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北京多年当选世界最贵的城市之一,尤其是大陆最贵的城市,甚至超过上海,我们整理了2003-2006年世界最贵城市的相关报道,值得大家了解。

首先看一下最近的排名情况,最后是中文的相关报道。
The world"s 50 most expensive big cities

(The index is based on cost of living expressed in US dollars. Therefore, if the dollar weakens against the local currency of a city, the city becomes more expensive and moves up the index, even if prices expressed in local currency remain the same or even go down.)


Rank (2006)
Rank (2005)
City
Country
1
4
Moscow Russia
2
5
Seoul South Korea
3
1
Tokyo Japan
4
=8
Hong Kong China
5
3
London UK
6
2
Osaka Japan
7
6
Geneva Switzerland
8
=8
Copenhagen Denmark
9
7
Zurich Switzerland
=10
10
Oslo Norway
=10
=13
New York USA
12
15
St Petersburg Russia
13
12
Milan Italy
14
19
Beijing China
=15
23
Istanbul Turkey
=15
12
Paris France
17
=34
Singapore Singapore
18
=13
Dublin Ireland
19
20
Sydney Australia
20
30
Shanghai China
=21
17
Rome Italy
=21
-
Kiev Ukraine
=21
16
Vienna Austria
24
39
Tel Aviv Israel
=25
21
Helsinki Finland
=25
-
Dubai United Arab Emirates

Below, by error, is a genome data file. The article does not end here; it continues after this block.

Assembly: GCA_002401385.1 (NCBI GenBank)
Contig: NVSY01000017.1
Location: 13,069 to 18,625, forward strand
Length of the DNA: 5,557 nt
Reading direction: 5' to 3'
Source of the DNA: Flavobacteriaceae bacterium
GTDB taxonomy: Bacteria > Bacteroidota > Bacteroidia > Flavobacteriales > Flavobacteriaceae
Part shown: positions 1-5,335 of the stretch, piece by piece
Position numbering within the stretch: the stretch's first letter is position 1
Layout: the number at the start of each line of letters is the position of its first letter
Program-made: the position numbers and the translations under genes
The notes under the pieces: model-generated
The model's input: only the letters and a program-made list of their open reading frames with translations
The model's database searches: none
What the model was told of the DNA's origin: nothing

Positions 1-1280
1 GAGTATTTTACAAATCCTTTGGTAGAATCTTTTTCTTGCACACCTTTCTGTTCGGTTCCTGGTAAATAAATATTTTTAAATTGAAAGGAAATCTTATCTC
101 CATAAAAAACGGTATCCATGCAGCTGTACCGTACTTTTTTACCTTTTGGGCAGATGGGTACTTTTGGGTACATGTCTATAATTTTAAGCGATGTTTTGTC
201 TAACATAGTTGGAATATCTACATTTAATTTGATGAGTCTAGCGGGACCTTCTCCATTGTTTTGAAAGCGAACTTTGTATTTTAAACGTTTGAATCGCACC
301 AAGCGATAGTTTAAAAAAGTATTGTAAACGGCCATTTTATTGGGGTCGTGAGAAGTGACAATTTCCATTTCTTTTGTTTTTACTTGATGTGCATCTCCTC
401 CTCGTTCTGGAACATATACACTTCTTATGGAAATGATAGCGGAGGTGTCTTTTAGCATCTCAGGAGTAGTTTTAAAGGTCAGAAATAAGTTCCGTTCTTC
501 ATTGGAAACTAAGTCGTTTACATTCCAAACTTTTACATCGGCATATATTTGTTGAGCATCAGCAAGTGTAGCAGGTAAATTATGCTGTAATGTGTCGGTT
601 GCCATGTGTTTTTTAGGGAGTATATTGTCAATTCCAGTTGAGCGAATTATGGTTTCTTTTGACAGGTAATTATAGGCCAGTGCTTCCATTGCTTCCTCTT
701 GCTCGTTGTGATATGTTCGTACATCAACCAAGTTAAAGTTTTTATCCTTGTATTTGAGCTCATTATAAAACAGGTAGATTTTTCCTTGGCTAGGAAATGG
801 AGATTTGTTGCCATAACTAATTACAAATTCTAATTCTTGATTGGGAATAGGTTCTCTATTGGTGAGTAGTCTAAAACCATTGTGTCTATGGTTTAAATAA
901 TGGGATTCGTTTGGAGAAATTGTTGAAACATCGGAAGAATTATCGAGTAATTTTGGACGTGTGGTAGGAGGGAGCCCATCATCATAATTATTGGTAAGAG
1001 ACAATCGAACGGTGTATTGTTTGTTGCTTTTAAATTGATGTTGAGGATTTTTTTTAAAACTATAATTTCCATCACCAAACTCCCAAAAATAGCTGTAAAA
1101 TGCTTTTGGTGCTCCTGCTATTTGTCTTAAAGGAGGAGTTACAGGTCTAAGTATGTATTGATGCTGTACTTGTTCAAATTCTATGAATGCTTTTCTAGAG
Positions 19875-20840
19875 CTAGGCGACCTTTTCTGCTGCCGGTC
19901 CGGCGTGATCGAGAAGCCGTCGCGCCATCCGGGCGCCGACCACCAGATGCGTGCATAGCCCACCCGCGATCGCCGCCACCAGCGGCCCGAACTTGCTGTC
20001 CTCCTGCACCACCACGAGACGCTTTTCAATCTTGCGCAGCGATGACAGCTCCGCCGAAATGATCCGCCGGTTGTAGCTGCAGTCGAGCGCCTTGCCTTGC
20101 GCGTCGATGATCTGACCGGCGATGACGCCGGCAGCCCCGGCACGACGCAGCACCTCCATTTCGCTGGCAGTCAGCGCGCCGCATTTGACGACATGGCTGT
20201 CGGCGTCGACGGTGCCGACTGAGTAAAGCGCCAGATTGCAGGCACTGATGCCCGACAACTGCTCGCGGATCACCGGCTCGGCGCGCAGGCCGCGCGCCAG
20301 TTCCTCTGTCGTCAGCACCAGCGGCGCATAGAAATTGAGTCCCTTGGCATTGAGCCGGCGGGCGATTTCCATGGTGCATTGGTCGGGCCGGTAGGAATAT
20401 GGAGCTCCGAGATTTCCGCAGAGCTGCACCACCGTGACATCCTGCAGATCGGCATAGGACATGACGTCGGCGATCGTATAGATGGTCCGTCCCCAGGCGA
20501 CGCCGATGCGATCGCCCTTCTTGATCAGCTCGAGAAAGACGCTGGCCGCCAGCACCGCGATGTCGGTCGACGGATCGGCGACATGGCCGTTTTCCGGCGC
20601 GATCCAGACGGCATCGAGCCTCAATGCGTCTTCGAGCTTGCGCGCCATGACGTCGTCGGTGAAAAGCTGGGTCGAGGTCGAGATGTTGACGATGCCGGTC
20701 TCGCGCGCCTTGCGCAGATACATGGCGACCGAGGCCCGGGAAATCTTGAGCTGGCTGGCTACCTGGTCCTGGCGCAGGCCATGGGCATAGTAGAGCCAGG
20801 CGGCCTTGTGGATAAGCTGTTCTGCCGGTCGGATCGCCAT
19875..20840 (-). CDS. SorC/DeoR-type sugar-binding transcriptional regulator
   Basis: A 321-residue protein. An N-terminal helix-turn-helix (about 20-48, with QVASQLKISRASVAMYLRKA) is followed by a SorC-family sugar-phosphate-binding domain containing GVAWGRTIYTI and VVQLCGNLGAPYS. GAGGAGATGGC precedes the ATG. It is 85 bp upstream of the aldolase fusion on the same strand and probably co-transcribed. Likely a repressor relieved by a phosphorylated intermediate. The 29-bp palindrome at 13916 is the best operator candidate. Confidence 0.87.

27
22
Douala Cameroon
28
29
Taipei Taiwan
29
44
Los Angeles USA
30
-
Abu Dhabi United Arab Emirates
31
-
Lagos Nigeria
=32
-
Beirut Lebanon
=32
=50
Hanoi Vietnam
=34
-
Sao Paulo Brazil
=34
=50
San Francisco USA
36
18
Stockholm Sweden
37
-
Ho Chi Minh City Vietnam
38
-
Chicago USA
39
-
Miami USA
40
-
Rio de Janeiro Brazil
=41
-
Lusaka Zambia
=41
24
Amsterdam Netherlands
43
45
White Plains USA
44
-
Shenzen China
=45
26
Abidjan Ivory Coast
=45
36
Dakar Senegal
47
-
Toronto Canada
=48
-
Jakarta Indonesia
=48
31
Bratislava Slovak Republic
50
28
Prague Czech Republic
(来源:英语麦当劳-英语学习门户 http://www.EnglishCN.com)



World"s Most Expensive Cities

© 2003, Simeon Mitropolitski